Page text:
“I don’t find good people jobs, I find my clients good people”.
How to work with a recruiter.
I have been recruiting for 13 years and I’m sure I am mostly like other recruiters accept I never wanted a big firm with lots of employees. I have just focused on a small niche and developed great clients that I like to work with and I thoroughly enjoy the interaction with candidates in the search and hiring process.
One thing that I have had to deal with constantly, is what I would call a misconception on the part of active candidates looking for a job, and that is that they have this idea that I probably can hardly wait to talk to them. They falsely assume that their need for a job is exactly in line with my desire to find them a job. Unfortunately, that is rarely how it works. The truth is I would love to help them find a job, but I just don’t have time! Let me be blunt and tell you exactly what I communicate to these people in my 2-3 minutes spiel over the phone and it is this simple: “I don’t find good people jobs, I find my clients good people”. My clients pay me a fee to help them find candidates that they are struggling to find on their own. So, unless you happen to be in the right geography and happen to be an exact fit to the current job description I am working, chances are I can’t help you at that time. It sincerely breaks my heart when I hear the desperation in some people’s voice as I can tell they are really struggling in their job search. So, let me give you some simple tips about recruiters and how to work with them:
- You should absolutely call on as many recruiters as you can, especially ones that specialize in your field of interest. In the above commentary I am serious that I can not typically help the person at that particular time, but that does not in any way mean that I don’t want to make a connection, get your resume in my database and take notes on things like income target, possible cities of relocation and other pertinent information for future opportunities. I would follow up with a recruiter from time to time and indicate that you are keeping an eye on the job listings on their website and that you just want to stay in touch so they don’t forget you. They will appreciate that immensely.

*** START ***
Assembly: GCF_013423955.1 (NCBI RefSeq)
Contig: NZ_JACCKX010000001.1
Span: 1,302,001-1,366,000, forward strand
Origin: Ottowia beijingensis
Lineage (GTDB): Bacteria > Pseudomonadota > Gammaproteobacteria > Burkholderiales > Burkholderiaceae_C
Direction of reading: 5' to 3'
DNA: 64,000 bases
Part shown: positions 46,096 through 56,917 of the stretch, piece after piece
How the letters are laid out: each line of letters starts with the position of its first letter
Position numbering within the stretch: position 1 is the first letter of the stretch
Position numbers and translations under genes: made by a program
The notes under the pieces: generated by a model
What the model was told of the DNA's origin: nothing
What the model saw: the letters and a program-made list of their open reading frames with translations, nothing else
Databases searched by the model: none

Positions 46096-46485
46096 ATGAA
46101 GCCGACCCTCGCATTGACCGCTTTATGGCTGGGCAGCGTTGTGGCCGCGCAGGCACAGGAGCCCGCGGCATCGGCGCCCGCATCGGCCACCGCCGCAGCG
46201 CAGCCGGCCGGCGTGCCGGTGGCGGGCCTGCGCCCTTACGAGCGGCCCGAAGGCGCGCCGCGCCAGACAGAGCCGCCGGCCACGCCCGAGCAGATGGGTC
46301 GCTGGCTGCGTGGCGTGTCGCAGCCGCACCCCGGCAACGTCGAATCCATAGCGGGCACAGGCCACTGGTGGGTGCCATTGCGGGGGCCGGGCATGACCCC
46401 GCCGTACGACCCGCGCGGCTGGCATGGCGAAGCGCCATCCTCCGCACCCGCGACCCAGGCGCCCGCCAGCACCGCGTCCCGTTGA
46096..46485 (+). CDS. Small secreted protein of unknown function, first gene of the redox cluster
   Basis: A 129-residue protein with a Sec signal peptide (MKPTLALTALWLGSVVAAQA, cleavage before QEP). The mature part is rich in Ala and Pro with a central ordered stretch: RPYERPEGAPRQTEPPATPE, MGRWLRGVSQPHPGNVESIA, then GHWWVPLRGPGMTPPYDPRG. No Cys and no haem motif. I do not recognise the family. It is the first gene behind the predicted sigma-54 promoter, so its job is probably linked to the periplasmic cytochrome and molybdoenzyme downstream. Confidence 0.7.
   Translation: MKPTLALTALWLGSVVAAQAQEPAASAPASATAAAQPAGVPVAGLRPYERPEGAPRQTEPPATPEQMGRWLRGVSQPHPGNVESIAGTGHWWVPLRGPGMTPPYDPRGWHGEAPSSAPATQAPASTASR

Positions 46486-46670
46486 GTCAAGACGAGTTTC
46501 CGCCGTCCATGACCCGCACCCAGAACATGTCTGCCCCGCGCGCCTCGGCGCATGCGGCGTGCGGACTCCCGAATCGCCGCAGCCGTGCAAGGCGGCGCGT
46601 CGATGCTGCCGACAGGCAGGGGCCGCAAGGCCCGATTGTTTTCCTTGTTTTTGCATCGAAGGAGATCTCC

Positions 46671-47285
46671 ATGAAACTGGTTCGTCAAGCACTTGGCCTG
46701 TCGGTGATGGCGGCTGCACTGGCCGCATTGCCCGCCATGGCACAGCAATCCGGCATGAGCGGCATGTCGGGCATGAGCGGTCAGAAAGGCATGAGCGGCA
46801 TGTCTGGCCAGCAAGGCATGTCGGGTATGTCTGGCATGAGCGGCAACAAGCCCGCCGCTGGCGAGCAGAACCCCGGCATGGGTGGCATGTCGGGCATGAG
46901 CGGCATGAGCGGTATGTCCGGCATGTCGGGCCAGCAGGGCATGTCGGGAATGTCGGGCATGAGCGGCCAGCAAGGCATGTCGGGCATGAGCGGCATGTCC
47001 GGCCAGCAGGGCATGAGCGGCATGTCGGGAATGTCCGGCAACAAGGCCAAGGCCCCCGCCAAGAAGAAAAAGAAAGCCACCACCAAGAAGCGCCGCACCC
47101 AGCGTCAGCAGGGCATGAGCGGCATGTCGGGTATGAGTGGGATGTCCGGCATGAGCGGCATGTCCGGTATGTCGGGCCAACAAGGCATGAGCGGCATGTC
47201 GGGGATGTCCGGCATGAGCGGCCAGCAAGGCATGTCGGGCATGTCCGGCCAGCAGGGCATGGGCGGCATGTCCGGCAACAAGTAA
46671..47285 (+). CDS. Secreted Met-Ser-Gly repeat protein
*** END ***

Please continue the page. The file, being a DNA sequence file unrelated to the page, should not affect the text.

- Don’t expect a recruiter to call you back every week to “check in”. Over the last 13 years I have a home grown database of over 30,000 professionals. My database is very searchable and when I have a “job order” that you are a fit for, you typically will pop right up when I search, and I will definitely be in touch to check your interest. There is just no way I can keep track of this many people.
- One thing I often tell active job seekers that I don’t have anything for at the time is “hey, if you see a job that looks like a great fit, please don’t hesitate to drop me a note to see if I can help make a connection. A hot hand off is way better than a cold online application”. I am more than happy to help make a connection thru my network if I can, and I don’t need a fee out of it. I have certainly had my fair share of placed candidates who became clients down the road and all because I still try hard to abide by my old Boy Scout Motto “Do a Good Turn Daily”. I think any good recruiter worth their salt would want to help if they can as well.
- I am a professional independent recruiter, i.e. I work for myself and offer my services to companies struggling to fill key roles. There are a ton of what I call “direct recruiters” and these are people who work directly for the company and are almost always part of the Human Resources department and often do mostly what I do as well. There is a lot more to it than this, but I just mention this as it will be helpful to know if you are dealing with a “middle-man” like me who may have many jobs across many companies across the whole country or a direct employee of the company trying to fill the position. You peeps that have been around a while can stop rolling your eyes now, there are always newbies to every industry you know!
- LinkedIn: I love’em and I hate’em (could write 10 blogs on this), but the fact is they are a recruiter’s playground, and you should understand this. If you are early in your career, do a good job and very professionally connect with as many people as you can on LinkedIn. If you are in Job search mode, I highly recommend that you put your contact information front and center on your profile, and this is why. Every recruiter knows that a good LinkedIn profile is worth it’s weight in gold, and if your contact information is very visible, you are probably at least subtlety telling recruiters that you are open to be communicated with and open to opportunities. Being able to reach out to you directly saves them the expense of an “InMail” and hoping you check your account once in a while. Depending on the services a recruiter pays for, there are other more direct ways to know you are open to opportunities, but this is a great way to receive good job opportunities in my opinion.
That’s it for now, if you read this, fire me a connect request on LinkedIn: